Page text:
I am a mother of three.  Two girls, 14 and 12 and a son, 11.  I’ve suffered from Depression, Panic Disorder, Generalized Anxiety Disorder and PTSD since I was a child.  I wanted children of my own so desperately and from my early 20’s made a pact with God (or my conception of God) that I would never parent any child of mine the way I was parented.  I did kind of hope (and this is awful) that I had boys because I was such a mess as a teenaged girl that I thought I could do better with boys.  But there was a different plan for me and now I’m on the cusp of having two teenaged girls in my house going through all that hormonal and brain-growth  related angst at virtually the same time!  When they were born I thought to myself, “OK, here’s my chance to do it over again my way and get it right…I can do this.”  I studied and went to therapy and prepared in every way I could think of.  Dear Lord, if reality could only be as simple as what we imagine in our heads.

When my children were younger it was much easier to cover up the symptoms of my depression and panic/anxiety and to pretend all was well with Mom.  Plus I worked outside the home, so I was out during the most stressful periods of my day…that is until I completely fell apart in 2012.  I’ll save that story for another day.  But at that point I had to give up my career and focus on my health for the sake of the children.  It was a major adjustment but quite necessary; I was simply disappearing into my depression and almost none of me was left to offer them.  So I left work and have been at home since that year.

That first year at home is a blur from all the doctors’ appointments and treatments.  I also attended a full time Trauma Program 5 days a week.  The myriad changes to my meds alone were enough to make me feel lost and almost invisible except for the disease.  The emotions were hard to hide from the children despite them still being pretty young, but we told them I was ill with Fibromyalgia (true) and that was causing me to be tired and “not myself,” (untrue).  My husband and I were blessed to be able retain in-home childcare for those occasions when I was completely wiped out and I truly believe that helped me get over that particular episode of illness without impacting them too badly.

The problem now, or rather I should say problems, is first the intractability of my disorder(s).  It is highly resistant to treatment and I can tell you I have had almost every one accepted by the medical community.  Now I’m into the realm of the experimental.  But I’m going for it because I know that I can feel better.  I can do better and I have gotten back my personality, my empathy and my overwhelming adoration for my children, some of which had been smothered by disease for a while.  I am moving forward.  I am doing a good job and I love my kids.  And this is being the best mom I can be.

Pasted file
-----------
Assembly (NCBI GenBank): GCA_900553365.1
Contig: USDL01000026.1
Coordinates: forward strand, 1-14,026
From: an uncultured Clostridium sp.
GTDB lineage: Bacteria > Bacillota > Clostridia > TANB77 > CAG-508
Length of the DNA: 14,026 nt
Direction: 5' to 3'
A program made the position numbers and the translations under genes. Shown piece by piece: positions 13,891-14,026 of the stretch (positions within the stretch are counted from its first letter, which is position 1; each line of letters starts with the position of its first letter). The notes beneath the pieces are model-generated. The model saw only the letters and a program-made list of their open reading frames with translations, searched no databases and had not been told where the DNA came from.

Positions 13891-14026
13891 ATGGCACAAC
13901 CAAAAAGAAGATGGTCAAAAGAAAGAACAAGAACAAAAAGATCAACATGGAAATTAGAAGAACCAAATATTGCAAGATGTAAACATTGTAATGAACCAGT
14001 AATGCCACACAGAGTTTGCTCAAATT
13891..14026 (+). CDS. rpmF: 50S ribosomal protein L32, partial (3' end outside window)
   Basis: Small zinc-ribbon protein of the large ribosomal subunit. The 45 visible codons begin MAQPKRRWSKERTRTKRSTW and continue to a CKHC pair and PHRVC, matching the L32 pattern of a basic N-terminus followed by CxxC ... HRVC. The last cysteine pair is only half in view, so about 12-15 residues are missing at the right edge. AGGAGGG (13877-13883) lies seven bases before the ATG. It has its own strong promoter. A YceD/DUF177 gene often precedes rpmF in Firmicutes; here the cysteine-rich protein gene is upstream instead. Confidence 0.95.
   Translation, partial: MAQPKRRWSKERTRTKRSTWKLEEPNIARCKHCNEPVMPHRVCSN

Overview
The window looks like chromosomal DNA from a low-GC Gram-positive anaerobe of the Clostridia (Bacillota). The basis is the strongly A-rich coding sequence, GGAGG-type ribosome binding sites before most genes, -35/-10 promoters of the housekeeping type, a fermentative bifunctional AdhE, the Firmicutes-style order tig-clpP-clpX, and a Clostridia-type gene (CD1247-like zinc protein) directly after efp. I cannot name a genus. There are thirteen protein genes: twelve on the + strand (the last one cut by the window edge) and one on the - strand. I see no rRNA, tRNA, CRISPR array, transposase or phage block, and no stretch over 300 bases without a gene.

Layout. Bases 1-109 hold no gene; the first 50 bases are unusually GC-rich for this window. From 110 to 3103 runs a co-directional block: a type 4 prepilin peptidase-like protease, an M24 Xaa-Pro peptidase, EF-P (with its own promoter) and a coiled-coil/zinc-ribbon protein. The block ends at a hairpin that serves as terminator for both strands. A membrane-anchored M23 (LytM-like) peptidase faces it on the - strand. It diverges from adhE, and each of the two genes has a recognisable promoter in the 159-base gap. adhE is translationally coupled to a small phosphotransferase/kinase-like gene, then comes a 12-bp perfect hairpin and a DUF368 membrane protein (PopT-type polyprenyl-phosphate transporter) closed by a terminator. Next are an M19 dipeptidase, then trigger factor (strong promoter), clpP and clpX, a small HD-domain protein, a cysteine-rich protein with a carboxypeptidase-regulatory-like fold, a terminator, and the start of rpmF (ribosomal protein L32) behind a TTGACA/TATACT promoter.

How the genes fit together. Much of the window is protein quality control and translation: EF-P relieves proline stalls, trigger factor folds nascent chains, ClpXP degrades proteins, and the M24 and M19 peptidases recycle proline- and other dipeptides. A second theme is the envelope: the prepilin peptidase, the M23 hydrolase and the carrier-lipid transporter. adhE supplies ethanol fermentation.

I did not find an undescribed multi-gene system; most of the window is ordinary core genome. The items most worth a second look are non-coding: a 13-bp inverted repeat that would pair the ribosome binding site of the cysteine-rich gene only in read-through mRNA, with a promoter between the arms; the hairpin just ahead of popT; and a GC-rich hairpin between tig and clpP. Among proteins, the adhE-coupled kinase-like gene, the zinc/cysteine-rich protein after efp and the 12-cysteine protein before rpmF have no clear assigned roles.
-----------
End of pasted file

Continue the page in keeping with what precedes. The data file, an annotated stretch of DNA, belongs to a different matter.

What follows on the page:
The second problem, I cannot completely control.  Some part of this disease is heritable.   There is the never-ending nature vs. nurture debate, which applies to depression and anxiety as it does to so many diseases of both body and brain.  With all the research I could find, there are no exact figures or predictive models out there to tell you what the chances of passing this down are, just simply based on genetics.  Some doctors with throw out a 40% chance for girls and somewhat less for boys that they will inherit my depression.  But these figures are guesstimates and completely situation specific.  I can tell you I intend to nurture my way around those figures if it turns out the reality is even close to that high.

But therein lies core issue really… I have no model of my own for how to be a “nurturer.”  Both my parents were depressed and unwilling to get treatment.  Both had a tendency toward narcissism with its attending underlying lack of self-esteem, which was then turned on me.  They were emotionally and verbally abusive…often cruel.  My father was louder and meaner, my mother passive, sarcastic and always taking his side.  She had absolutely no instinct to protect me whatsoever so I don’t really know what that feels like.  Now that he’s gone, she took over his meanness.   She will never change.  Most never do.  So as I said, I had no model at home for how to nurture my children through their teenage years and into adulthood.  So what do I do?  Well first, I look to my husband, who is kind and compassionate and was the first person in my life to show me nurturance.  He teaches me daily how to be a better Mom.  Plus he thinks the sun rises and sets over his children’s heads, which sure as hell can’t hurt their self-esteem.